Karla Chávez and Tania Domínguez first met in sixth grade and became best friends who share everything. College will be no exception. Recently, both women were accepted to Harvard University.
As if being admitted to an Ivy League institution were not a significant enough achievement, Chávez and Domínguez, both students at Centennial High School, also had challenges to overcome involving their legal status: both women are undocumented immigrants from Mexico and beneficiaries of the Deferred Action for Childhood Arrivals program.
Chávez and Domínguez had hoped to enroll at local universities, but several years ago state institutions in Georgia closed their doors to undocumented students. What appeared at the time to be a major obstacle turned out to be a blessing in disguise and the start of a new path for the friends.
“I wanted to apply at the University of Georgia, but then I saw that they were saying, ‘we can’t accept DACA students, we can’t give them federal financial assistance.’ My family is low income, and when I saw that they weren’t going to give us that help, I thought it would be a problem,” said Domínguez.
However, Chávez and Domínguez, who are also leaders of Hispanic Organization Promoting Education, an organization dedicated to promoting the importance of a college education to Latino students, left no stone unturned in their mission of pursuing a higher education.
“For my mom”
When Chávez nervously went to the Harvard website to find out if she’d been accepted, her mother stood by her. Upon entering a special portal, they were greeted with a single phrase: “congratulations.” Tears streamed down both women’s faces.
“I feel like that admissions letter is for my mom,” said Chávez, whose mother supports her family by cleaning houses.
In fact, Chávez’s mother would not allow her daughter to work, so that she could dedicate herself full time to school.
Chávez called her best friend to share the news to find out that Domínguez saw the same life changing message on her own computer screen. In Domínguez’s case, her parents have also dealt with significant financial challenges in raising their three children, of whom Tania is the eldest.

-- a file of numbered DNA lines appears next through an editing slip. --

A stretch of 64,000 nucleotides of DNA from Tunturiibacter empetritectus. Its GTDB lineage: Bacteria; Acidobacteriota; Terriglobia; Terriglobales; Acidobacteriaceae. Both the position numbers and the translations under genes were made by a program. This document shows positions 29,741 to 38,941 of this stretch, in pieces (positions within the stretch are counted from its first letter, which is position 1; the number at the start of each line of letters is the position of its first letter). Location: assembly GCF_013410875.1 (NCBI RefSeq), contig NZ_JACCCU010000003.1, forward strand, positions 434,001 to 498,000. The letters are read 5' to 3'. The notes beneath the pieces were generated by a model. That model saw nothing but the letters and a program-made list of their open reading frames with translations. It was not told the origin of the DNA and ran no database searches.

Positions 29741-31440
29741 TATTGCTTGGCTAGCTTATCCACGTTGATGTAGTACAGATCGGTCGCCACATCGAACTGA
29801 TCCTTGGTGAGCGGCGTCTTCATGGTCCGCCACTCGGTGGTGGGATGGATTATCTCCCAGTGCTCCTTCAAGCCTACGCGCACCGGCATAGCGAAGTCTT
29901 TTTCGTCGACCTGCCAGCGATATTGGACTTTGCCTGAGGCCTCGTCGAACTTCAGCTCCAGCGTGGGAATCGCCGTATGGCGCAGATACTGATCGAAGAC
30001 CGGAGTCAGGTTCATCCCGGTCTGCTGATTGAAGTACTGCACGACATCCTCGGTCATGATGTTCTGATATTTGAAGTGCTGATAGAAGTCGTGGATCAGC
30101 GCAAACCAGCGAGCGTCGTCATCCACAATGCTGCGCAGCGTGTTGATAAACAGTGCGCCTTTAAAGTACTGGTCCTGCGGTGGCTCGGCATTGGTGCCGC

Despite their excitement, however, Domínguez’s parents were initially concerned that they would not be able to afford a Harvard education. Fortunately, both Chávez and Domínguez received scholarships and other financial assistance that will cover all costs.
Example and inspiration
Chávez and Domínguez first arrived in Georgia when they were small children. Growing up, they were met with the challenges of an unfamiliar language, as well as being the only Latinas at most gatherings.
Being the first Latinas on debate team or in other extracurricular activities was a struggle, but they are now able to recognize that their experiences have allowed them to serve as positive examples for others, just as other students served as examples for them.
One of these students was Gary Castellanos, a young Guatemalan man who, four years ago, was also admitted to Harvard. At the time, Chávez was pondering her future and how her legal status might affect it. Castellanos, who also graduated from Centennial, served as her inspiration to apply at the prestigious academic institution.
Today, the young women view their futures with hope. Domínguez plans on studying languages, while Chávez will major in international relations, with a focus on Latin America. Her goal is to continue serving the Hispanic community.
Both Chávez and Domínguez have already laid the groundwork to do so, through their work with HOPE and other organizations, serving other students with tutoring assistance and help with applying for college and scholarships. As well, they have served as interpreters at local churches and schools.
Several months ago, Domínguez visited the city of Cambridge, where Harvard is located, for the first time and was able to get a glimpse into the next few years of her life. Chávez has not yet seen the campus but is eagerly anticipating the next chapter of her own life.
“Don’t be afraid, just try. You always have to try without fear, because if you don’t try you won’t know what you can accomplish. Fear is what stops progress,” said Domínguez.
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Credit: Jason Getz / Jason.Getz@ajc.com